United States v. Osorio

360 F.3d 48 (2004) | Cited 17 times | First Circuit | March 3, 2004

On June 28, 2000, defendant-appellant Luis Colón Osorio was arrested after Puerto Rico police officers investigating a drug purchase by a passenger in Colón's vehicle discovered that Colón was armed and carrying, inter alia, an explosive device. In due course, a jury convicted Colón of being a felon in possession of a firearm, see 18 U.S.C. § 922(g)(1), with an obliterated serial number, see 18 U.S.C. § 922(k), and carrying an explosive during his felonious possession offenses, see 18 U.S.C. §§ 844(h)(2), (j), and 232(5). The convictions resulted in concurrent 24-month sentences on the two possession counts and a consecutive 120-month sentence on the carrying charge.

Colón presents six arguments in favor of reversal or, alternatively, vacatur of his convictions. Colón first contends that the district court abused its discretion, see United States v. DeJesus, 211 F.3d 153, 155-56 (1st Cir. 2000), in denying as "untimely" his motion for funds (Colón is indigent) to secure an expert's assistance in investigating whether he was carrying an "explosive." The relevant facts are as follows.

A federal grand jury indicted Colón on the charges of which he was convicted on August 23, 2001. Between the date of the indictment and April 1, 2002, the only issues actively litigated were Colón's competency and entitlement to bail, although the government did file the curriculum vitae of explosives expert Richard J. Campbell on October 24, 2001. Ultimately, Colón was ordered detained and found, by order dated April 1, competent to stand trial. On April 3, Colón moved to continue the trial, which was then scheduled to begin on April 11. The district court granted the motion, setting a new trial date of May 16.

On April 24, Colón filed his motion for funds to hire an expert. Two days later, before the government responded, the district court denied it as "untimely" by margin order. The record reveals no pretrial order or rule specifically requiring that the motion be filed prior to April 24. When the matter was raised at trial, the court clarified that it had denied the motion because it "would obviously [have been] followed by a request for a continuance" to obtain an expert report. The court might have added, but did not, that the government's intention of relying on an expert to prove that the device was an explosive should have been known no later than October 24, 2001, when the government made its submission regarding its explosives expert.

While Colón's motion was filed later than it might have been, we are troubled that it was denied solely on the ground that a contrary ruling would necessitate a second continuance of the trial. After all, a 10-year mandatory prison sentence was at stake, see 18 U.S.C. § 844(h)(2); Colón was in prison awaiting trial and thus posed no threat to the public; the motion was filed more than three weeks prior to the day trial was scheduled to begin; and the record contains no evidence from which to infer that the government would have been prejudiced by any continuance that would have followed the granting of the motion. Under the circumstances, the rationale provided for the denial of the motion strikes us as being close to, if not beyond, the limits of the court's discretion.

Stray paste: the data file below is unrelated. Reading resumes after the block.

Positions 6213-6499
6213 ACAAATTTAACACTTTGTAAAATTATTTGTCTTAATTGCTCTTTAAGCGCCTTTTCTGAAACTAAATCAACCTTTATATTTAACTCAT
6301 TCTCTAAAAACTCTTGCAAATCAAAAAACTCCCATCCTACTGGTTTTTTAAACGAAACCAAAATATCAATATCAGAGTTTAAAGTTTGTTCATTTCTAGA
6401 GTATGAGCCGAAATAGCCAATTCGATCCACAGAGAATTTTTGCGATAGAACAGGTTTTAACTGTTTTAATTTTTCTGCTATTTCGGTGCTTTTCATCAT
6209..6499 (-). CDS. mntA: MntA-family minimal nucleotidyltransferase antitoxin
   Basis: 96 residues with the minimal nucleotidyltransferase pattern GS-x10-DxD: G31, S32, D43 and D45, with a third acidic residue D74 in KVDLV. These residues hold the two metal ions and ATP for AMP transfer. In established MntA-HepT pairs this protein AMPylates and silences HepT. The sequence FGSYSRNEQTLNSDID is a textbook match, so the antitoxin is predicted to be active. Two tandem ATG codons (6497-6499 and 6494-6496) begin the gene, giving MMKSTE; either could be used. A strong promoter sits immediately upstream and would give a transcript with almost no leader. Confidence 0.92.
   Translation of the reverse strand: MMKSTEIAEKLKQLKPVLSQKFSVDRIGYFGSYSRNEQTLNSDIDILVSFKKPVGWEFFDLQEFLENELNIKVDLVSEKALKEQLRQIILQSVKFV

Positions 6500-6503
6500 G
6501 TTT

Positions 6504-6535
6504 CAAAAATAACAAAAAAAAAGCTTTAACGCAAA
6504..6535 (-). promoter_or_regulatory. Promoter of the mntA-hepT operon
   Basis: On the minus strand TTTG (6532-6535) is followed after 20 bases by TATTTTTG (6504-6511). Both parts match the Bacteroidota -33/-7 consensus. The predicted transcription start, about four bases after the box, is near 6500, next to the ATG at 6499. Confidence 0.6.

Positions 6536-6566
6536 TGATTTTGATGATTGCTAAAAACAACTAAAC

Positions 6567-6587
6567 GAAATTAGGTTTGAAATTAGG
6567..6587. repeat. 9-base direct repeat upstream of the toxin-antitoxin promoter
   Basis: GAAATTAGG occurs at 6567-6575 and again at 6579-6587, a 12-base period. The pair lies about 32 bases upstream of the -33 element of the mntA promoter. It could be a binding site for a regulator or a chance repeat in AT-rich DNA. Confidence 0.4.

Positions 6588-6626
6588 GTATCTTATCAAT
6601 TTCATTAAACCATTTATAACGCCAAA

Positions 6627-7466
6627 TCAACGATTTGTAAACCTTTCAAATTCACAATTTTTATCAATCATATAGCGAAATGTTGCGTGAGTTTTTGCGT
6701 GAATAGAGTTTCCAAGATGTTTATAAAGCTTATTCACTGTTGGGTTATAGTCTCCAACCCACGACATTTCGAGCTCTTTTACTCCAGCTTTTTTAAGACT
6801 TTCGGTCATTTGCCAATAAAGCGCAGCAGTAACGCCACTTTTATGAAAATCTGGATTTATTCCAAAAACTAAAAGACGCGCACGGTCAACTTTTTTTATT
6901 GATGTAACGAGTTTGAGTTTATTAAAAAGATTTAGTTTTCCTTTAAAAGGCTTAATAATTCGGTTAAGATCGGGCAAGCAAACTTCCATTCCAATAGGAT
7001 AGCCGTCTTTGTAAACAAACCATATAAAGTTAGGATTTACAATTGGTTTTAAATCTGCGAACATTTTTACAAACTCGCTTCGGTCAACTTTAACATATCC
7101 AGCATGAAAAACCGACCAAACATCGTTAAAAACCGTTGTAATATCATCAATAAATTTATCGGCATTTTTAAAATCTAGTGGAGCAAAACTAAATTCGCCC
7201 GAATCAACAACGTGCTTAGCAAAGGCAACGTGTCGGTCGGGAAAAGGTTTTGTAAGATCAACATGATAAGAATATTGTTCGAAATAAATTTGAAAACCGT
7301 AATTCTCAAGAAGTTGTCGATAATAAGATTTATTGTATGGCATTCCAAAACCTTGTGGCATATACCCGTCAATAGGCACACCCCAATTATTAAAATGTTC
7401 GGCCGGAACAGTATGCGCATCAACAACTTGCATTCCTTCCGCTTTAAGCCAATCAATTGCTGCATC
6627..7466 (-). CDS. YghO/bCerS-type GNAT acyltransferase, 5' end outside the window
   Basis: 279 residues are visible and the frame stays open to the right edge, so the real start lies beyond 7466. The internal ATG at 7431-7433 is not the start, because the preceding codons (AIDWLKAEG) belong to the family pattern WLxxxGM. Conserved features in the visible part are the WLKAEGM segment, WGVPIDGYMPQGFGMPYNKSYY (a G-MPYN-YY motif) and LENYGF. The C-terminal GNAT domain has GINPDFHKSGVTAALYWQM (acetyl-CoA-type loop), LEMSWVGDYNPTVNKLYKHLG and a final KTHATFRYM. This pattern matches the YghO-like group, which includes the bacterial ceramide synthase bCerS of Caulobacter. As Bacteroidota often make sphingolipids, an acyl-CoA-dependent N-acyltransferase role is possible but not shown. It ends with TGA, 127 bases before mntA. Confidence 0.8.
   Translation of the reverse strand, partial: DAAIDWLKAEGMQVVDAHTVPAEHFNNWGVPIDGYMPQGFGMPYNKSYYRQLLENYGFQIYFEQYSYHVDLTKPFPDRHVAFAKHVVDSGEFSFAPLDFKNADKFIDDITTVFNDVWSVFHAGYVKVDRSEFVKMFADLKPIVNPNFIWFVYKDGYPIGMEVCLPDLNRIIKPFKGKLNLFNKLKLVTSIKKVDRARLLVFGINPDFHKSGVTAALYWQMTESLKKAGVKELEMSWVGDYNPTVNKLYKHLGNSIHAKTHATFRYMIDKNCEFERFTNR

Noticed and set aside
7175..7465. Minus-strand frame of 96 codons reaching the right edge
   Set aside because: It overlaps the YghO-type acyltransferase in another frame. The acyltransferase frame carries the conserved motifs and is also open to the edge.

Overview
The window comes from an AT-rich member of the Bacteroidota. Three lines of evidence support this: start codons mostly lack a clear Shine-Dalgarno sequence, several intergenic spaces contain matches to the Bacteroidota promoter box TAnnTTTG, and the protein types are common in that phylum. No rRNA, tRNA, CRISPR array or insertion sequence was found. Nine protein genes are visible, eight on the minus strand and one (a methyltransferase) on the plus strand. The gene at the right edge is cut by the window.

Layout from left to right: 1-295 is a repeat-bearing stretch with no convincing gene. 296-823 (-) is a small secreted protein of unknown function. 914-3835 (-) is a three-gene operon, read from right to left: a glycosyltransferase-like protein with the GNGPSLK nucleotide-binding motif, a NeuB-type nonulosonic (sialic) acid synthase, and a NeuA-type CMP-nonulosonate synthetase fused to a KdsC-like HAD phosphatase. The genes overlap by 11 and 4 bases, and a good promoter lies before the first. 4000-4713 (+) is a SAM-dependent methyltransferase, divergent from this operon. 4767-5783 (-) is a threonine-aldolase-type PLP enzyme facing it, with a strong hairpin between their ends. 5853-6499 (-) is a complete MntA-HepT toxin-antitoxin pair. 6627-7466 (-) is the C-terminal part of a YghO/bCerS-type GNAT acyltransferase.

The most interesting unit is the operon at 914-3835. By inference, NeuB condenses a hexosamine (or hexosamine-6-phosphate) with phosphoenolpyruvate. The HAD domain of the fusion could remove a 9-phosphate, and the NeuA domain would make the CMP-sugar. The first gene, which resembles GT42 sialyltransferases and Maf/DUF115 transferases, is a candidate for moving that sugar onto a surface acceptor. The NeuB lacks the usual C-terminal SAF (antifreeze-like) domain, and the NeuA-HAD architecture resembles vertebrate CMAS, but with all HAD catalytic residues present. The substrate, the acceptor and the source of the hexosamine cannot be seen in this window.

Nonetheless, despite our misgivings about the slender rationale for denying the motion, we will not vacate the judgment of conviction on the carrying charge because our independent review of the record convinces us that any error was harmless. See Fed. R. Crim. P. 52(a) ("Any error, defect, irregularity, or variance that does not affect substantial rights must be disregarded."); United States v. Meserve, 271 F.3d 314, 327 (1st Cir. 2001) (noting appellate court's power to affirm challenged judgments on any ground apparent in the record). Colón's defense theory was that law enforcement agents planted the firearm and the explosive device that led to the charges against him because they were out to get him for ulterior motives. He did not make any effort to contradict the evidence about the contents of the device. And the uncontradicted evidence about those contents compels the conclusion that the device constituted an "explosive" within the meaning of 18 U.S.C. § 844(h)(2).

The device consisted of two cylinders containing 5.95 and 5.7 grams of a gray powder. The cylinders were bound together, encrusted with 3/4-inch metal nails, and fitted with an ignitable fuse. Laboratory tests showed the gray powder to be a mixture of potassium perchlorate (an oxidizing agent) and aluminum (a fuel). This mixture is commonly known as "flash powder." Flash powder is an "explosive" subject to commercial regulation by the Bureau of Alcohol, Tobacco, and Firearms. See 27 C.F.R. § 555.11 (2003) (defining "flash powder" as "[a]n explosive material intended to produce an audible report and a flash of light when ignited which includes but is not limited to oxidizers such as potassium chlorate or potassium perchlorate, and fuels such as sulfur or aluminum powder").

The trial evidence thus established that the device Colón was carrying contained both an "explosive" powder and the means for igniting it. Colón did not seek expert assistance (from a chemist, for example) to attack these foundational facts; he sought assistance so that his attorney might better understand whether and how the device might operate. But the government was not required to prove the device's operational capacity to a certainty; some possibility of explosion is sufficient under the statute. See 18 U.S.C. § 844(j) ("For the purposes of subsection[] . . . (h), . . . 'explosive' means . . . any chemical compounds, mechanical mixture, or device that contains any oxidizing and combustible units, or other ingredients, in such proportions, quantities, or packing that ignition by fire, by friction, by concussion, by percussion, or by detonation of the compound, mixture, or device or any part thereof may cause an explosion.") (emphasis supplied). We therefore see no likelihood that Colón was harmed by the denial of his motion.